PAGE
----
Where to put the SSL certificate? In the load balancer, in the Grid Routers or in both can be debated. There are pros and cons with all solutions. The solution that works best with all Grid Session Providers and has less security flaws is to put the SSL certificate in the Grid Routers and configure the load-balancer for TCP pass-through.


Note that the SSL certificate used in each Grid Router must be issued with the load balancer address and it is recommended to use the same certificate in all routers.

Grid Routers

Either create a new Grid Router on each host that should be included by the load balancer or configure one router to be on started on <all hosts>.


Below is the Default Router set to be started on all hosts and they will all be using the same HTTPS port.


SSL Certificate

SSL certificates are managed per host, not per Grid Router, and must therefore be added for each host. It is recommended to use the exact same certificate on all hosts, clients may be confused if getting a different SSL certificate depending on which host is being called through the load balancer.

Before creating any SSL certificates decide the address of the load balancer.

To create a SSL certificate from an internal Certificate Authority (CA) and add it to all hosts do the following.

  1. In Grid Management Pages go to Configuration Manager -> Security->Certificates and click Manage Certificate on one of the hosts.
  2. Click the Create Certificate Signing Request (CSR).
  3. In the Create Certificate Signing Request (CSR) dialog make sure to change the Host FQDN (CN) value to the load balancer address. In this example I have also added the two host names as alternative names to remove certificate error if accessing them directly without going through the load balancer. It is not necessary to do so. Click the Create Request Overwrite Keys.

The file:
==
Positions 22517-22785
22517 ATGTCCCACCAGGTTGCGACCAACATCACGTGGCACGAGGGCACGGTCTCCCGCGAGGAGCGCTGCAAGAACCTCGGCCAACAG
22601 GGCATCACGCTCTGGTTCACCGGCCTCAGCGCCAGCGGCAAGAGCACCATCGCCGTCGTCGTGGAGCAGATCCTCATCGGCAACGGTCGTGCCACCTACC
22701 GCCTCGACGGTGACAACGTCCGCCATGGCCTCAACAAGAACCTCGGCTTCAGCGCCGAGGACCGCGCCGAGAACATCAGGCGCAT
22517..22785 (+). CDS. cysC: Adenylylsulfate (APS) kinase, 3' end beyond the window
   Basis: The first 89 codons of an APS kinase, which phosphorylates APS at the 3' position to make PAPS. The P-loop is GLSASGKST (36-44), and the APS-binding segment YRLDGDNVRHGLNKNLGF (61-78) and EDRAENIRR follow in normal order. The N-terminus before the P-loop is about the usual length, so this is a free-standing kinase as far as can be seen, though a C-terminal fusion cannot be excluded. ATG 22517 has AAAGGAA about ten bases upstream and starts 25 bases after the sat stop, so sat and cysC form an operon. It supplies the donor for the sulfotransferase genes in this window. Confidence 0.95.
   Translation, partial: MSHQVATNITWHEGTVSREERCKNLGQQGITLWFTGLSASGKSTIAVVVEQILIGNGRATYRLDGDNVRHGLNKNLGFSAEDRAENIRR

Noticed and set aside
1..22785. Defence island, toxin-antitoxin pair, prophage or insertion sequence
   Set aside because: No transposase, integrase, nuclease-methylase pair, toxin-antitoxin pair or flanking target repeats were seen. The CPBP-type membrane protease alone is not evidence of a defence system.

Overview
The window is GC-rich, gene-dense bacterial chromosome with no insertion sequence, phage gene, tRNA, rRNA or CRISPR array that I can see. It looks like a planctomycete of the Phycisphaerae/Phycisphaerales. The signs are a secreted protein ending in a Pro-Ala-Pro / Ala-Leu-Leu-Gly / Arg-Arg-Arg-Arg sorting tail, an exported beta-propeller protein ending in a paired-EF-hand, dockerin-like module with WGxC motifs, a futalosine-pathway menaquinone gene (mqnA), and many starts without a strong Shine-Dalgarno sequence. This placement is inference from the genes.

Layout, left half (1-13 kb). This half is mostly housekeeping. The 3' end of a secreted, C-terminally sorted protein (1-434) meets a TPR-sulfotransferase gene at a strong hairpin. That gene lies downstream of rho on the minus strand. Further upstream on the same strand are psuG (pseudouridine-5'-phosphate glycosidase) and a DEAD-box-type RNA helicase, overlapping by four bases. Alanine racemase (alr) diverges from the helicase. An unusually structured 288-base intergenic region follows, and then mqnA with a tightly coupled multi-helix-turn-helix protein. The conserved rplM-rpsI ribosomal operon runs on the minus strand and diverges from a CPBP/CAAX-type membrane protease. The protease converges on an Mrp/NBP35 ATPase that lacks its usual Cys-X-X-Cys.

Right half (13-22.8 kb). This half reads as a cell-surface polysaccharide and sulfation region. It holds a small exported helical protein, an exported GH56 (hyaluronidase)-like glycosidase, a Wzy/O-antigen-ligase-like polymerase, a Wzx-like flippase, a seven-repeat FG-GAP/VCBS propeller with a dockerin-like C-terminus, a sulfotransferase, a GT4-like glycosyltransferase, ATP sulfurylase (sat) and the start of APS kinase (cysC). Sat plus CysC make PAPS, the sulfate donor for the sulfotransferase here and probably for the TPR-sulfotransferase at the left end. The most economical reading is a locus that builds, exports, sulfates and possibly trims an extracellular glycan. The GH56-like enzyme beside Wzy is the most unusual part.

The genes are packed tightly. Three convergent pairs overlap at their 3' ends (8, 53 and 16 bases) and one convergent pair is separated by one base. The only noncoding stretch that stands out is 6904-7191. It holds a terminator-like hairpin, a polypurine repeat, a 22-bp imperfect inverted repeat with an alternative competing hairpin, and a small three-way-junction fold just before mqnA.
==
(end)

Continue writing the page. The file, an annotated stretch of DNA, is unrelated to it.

4. Send the certificate request to your Certificate Authority and receive a certificate chain back, usually a .p7b file.
  5. Now import the certificate chain by clicking Import Signed SSL Certificate and select the file received from the certificate authority, followed by  Import Certificate, followed by Import.
  6. The SSL certificate is now located on one of the hosts, to be able to import it on the second host export the SSL certificate by clicking Export SSL Certificate with private key. Use Oracles Java key-store and give the key-store a password.
  7. Go back to Configuration Manager->Security->Certificates and select the other host.
  8. Click Import SSL Certificate with private key. Select the file previously exported.
  9. Now both of the Grid Routers will use the same SSL certificate.

Load balancer

In a production environment a load-balancer is most often a piece of hardware, for more information contact your hardware vendor. In a test environment a software load-balancer can be used. For this blog post I used which has a community edition that is free and works on several operating systems including Windows. In my example I have configured nginx with TCP pass-through to two servers. The configuration file is similar to this.

stream {
  server {
    listen 3443;
    proxy_pass grids;
  upstream grids {

For more details see the nginx documentation.

Grid Applications